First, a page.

US20060105151A1 (en) * 2001-07-18 2006-05-18 Hp-Chemie Pelzer Research And Development Ltd. Flat needle needle punched nonwoven consisting of natural and/or synthetic fibres
US20060196139A1 (en) * 2001-09-20 2006-09-07 Valinge Innovation Ab, Apelvagen 2 Flooring And Method For Laying And Manufacturing The Same
US20070044412A1 (en) * 2003-06-24 2007-03-01 Forster Cheryl M Interlocking floorboard tile system and method of manufacture
US20080000188A1 (en) * 2003-02-24 2008-01-03 Valinge Innovation Ab Floorboard and method for manufacturing thereof
US7482420B2 (en) 2004-03-24 2009-01-27 Construction Research & Technology Gmbh Silane-terminated polyurethanes with high strength and high elongation
US20090235605A1 (en) * 2004-10-06 2009-09-24 Thayne Haney Method of Making A Modular Synthetic Floor Tile Configured For Enhanced Performance
WO2010044881A1 (en) * 2008-10-16 2010-04-22 Tensar International Corporation Knitted geotextile, and geotextile tube constructed threof
US20100107381A1 (en) * 2005-07-15 2010-05-06 Aspen Aerogels, Inc. Methods of manufacture of secured aerogel composites
US20100236176A1 (en) * 2004-02-25 2010-09-23 Connor Sport Court International, Inc. Modular Tile With Controlled Deflection
EP2239025A1 (en) * 2009-04-08 2010-10-13 Gummiwerk Kraiburg RELASTEC GmbH Impact-absorbing floor lining, in particular for play areas or sport facilities
US7849642B2 (en) 2004-03-12 2010-12-14 Connor Sport Court International, Inc. Tile with wide coupling configuration and method for the same
US20110041996A1 (en) * 2003-12-02 2011-02-24 Valinge Innovation Ab Floorboard, system and method for forming a flooring, and a flooring formed thereof
US8407951B2 (en) 2004-10-06 2013-04-02 Connor Sport Court International, Llc Modular synthetic floor tile configured for enhanced performance
US8584423B2 (en) 2001-07-27 2013-11-19 Valinge Innovation Ab Floor panel with sealing means
CN103402761A (en) * 2011-02-23 2013-11-20 诺亚系统有限公司 Floor coverings
US8756899B2 (en) 2009-09-04 2014-06-24 Valinge Innovation Ab Resilient floor
US9222267B2 (en) 2006-01-12 2015-12-29 Valinge Innovation Ab Set of floorboards having a resilient groove
US9314936B2 (en) 2011-08-29 2016-04-19 Valinge Flooring Technology Ab Mechanical locking system for floor panels

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US3451885A (en) * 1962-07-09 1969-06-24 Union Carbide Corp Needled composite web and method of making the same
US3227574A (en) * 1965-05-20 1966-01-04 Textile Rubber & Chem Co Tufted scatter rugs with double coated skid-resistant backing and method of preparing same
US3441464A (en) * 1966-12-28 1969-04-29 Reeves Bros Inc Carpet underlay and method of making the same
US3574107A (en) * 1968-04-05 1971-04-06 Usm Corp Artificial skiing surfaces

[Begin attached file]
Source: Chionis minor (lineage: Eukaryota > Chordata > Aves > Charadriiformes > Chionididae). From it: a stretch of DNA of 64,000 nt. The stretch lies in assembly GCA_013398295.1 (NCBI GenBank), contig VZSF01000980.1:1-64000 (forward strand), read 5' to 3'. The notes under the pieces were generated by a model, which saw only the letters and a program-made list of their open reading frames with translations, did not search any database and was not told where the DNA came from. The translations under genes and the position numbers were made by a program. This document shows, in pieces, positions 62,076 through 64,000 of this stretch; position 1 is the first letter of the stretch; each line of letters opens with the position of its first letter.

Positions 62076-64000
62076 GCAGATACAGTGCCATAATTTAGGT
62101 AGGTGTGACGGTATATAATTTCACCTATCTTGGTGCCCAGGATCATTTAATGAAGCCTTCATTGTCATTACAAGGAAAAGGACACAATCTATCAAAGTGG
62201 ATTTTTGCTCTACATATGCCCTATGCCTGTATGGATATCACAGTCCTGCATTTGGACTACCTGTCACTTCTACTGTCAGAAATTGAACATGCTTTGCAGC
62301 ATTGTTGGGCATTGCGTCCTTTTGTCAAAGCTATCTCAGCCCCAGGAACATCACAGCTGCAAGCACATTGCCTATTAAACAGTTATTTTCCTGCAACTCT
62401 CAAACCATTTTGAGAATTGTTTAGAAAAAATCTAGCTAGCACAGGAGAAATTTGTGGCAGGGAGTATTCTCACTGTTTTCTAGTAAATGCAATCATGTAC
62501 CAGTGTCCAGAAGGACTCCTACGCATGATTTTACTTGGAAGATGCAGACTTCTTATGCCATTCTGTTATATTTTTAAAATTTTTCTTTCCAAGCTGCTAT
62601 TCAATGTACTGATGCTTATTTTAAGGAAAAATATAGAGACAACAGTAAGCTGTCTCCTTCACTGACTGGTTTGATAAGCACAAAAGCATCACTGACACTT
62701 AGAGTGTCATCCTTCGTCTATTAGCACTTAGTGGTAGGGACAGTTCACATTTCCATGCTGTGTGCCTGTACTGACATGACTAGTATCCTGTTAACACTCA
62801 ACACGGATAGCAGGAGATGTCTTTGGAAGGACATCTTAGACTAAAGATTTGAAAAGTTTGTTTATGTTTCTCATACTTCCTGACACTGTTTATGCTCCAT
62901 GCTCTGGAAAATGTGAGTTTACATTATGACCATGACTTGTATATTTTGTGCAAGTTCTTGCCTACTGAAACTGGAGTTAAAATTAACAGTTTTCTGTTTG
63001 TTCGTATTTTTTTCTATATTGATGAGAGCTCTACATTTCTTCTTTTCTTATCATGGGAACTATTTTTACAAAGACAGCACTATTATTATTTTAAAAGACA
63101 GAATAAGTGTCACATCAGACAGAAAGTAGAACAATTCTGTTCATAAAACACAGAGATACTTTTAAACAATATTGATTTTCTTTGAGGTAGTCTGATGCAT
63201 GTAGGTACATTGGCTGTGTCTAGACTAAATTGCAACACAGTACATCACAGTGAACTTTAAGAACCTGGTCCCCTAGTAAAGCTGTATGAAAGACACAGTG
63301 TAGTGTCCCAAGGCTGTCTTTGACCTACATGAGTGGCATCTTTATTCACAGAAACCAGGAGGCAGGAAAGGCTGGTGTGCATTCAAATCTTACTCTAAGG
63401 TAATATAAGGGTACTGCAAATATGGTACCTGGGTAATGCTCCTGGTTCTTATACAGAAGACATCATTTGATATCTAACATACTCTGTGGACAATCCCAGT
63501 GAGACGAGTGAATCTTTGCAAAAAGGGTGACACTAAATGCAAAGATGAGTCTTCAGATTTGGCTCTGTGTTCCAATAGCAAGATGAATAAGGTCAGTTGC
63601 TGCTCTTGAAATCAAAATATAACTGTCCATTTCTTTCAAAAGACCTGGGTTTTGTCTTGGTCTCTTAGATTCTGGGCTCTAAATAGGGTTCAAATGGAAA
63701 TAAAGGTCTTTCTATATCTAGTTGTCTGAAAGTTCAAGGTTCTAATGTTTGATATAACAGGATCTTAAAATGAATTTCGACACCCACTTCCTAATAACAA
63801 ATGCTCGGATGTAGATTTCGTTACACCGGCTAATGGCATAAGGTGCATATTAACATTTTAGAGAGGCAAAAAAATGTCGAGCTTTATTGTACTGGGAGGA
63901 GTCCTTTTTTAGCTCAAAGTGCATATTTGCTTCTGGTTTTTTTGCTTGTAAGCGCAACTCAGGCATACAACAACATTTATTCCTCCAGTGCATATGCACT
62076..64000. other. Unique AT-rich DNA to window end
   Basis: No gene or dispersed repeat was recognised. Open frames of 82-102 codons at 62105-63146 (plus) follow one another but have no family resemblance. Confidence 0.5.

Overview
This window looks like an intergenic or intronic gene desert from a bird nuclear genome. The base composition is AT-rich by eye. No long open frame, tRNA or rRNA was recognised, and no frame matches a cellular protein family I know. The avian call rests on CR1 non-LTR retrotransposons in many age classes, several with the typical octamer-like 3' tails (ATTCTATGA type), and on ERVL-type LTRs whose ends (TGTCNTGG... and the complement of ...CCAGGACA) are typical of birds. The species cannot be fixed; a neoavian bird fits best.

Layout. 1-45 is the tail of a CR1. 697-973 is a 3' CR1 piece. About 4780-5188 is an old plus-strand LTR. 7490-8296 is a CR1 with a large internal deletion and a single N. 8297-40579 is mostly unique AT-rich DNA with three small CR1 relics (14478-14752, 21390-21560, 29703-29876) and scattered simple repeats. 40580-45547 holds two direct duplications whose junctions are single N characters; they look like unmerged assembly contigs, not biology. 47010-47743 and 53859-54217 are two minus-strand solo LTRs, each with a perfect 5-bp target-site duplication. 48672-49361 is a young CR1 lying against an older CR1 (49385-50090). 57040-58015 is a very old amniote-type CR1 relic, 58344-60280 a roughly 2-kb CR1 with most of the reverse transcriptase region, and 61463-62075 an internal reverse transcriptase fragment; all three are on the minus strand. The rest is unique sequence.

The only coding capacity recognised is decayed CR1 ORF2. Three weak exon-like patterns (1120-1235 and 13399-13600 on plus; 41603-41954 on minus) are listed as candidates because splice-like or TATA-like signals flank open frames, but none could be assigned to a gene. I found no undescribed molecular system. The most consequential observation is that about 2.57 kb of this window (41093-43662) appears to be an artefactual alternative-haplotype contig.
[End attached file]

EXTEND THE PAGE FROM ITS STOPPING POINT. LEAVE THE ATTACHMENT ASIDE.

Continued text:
US3594352A (en) * 1968-10-01 1971-07-20 Jefferson Chem Co Inc Polyurethane elastomer compositions prepared from polyarylpolyisocyanates and high molecular weight polyether polyols
US3595814A (en) * 1968-11-14 1971-07-27 Jefferson Chem Co Inc Urethanes containing monocarbamate chain extenders
US3821067A (en) * 1973-07-05 1974-06-28 Atlantic Richfield Co Fire retardant polyurethane compositions

Cited By (60)

* Cited by examiner, † Cited by third party
Publication number Priority date Publication date Assignee Title
US4153750A (en) * 1978-04-26 1979-05-08 Sommer Exploitation Floor and/or wall covering
US4172170A (en) * 1978-09-19 1979-10-23 Joan Fabrics Corporation Composite upholstery fabric and method of forming same
US4338369A (en) * 1980-05-30 1982-07-06 Societe a Responsabilite Limitee: Societe de Developpement Pour l'Agriculture Sodelvage Floor covering for stabling
US4364331A (en) * 1980-05-30 1982-12-21 Societe A Responsabilite Limitee: Societe De Development Pour L'agriculture Sodelvage Floor covering for stabling
US4360554A (en) * 1981-06-29 1982-11-23 Albany International Corp. Carpet underlayment of needled scrim and fibrous layer with moisture barrier
FR2508503A1 (en) * 1981-06-29 1982-12-31 Albany Int Corp Carpet Underlay
US4578300A (en) * 1983-06-22 1986-03-25 Merlet Brigitte I Layer for fixing moquettes, carpets, rugs or the like
US5482756A (en) * 1990-03-29 1996-01-09 Minnesota Mining And Manufacturing Company Nonwoven surface finishing articles reinforcing with a polymer backing
US5667859A (en) * 1993-04-30 1997-09-16 Foster-Miller, Inc. Reinforced joint for composite structures and method of joining composite parts
US5807370A (en) * 1993-12-29 1998-09-15 Uni-Charm Corporation Liquid absorbing sheet material
US5858140A (en) * 1994-07-22 1999-01-12 Minnesota Mining And Manufacturing Company Nonwoven surface finishing articles reinforced with a polymer backing layer and method of making same
US5573844A (en) * 1995-01-06 1996-11-12 Minnesota Mining And Manufacturing Company Conformable surface finishing article and method for manufacture of same
WO2000071340A1 (en) * 1999-05-20 2000-11-30 Sport Court, Inc. Method and apparatus for coating a floor tile
US7306840B2 (en) * 2001-07-18 2007-12-11 Hp-Chemie Pelzer Research & Development Ltd. Flat needle-punched non woven of natural and/or synthetic fibers
US20060105151A1 (en) * 2001-07-18 2006-05-18 Hp-Chemie Pelzer Research And Development Ltd. Flat needle needle punched nonwoven consisting of natural and/or synthetic fibres
US8584423B2 (en) 2001-07-27 2013-11-19 Valinge Innovation Ab Floor panel with sealing means
US7788871B2 (en) 2001-09-20 2010-09-07 Valinge Innovation Ab Flooring and method for laying and manufacturing the same
US8250825B2 (en) 2001-09-20 2012-08-28 Välinge Innovation AB Flooring and method for laying and manufacturing the same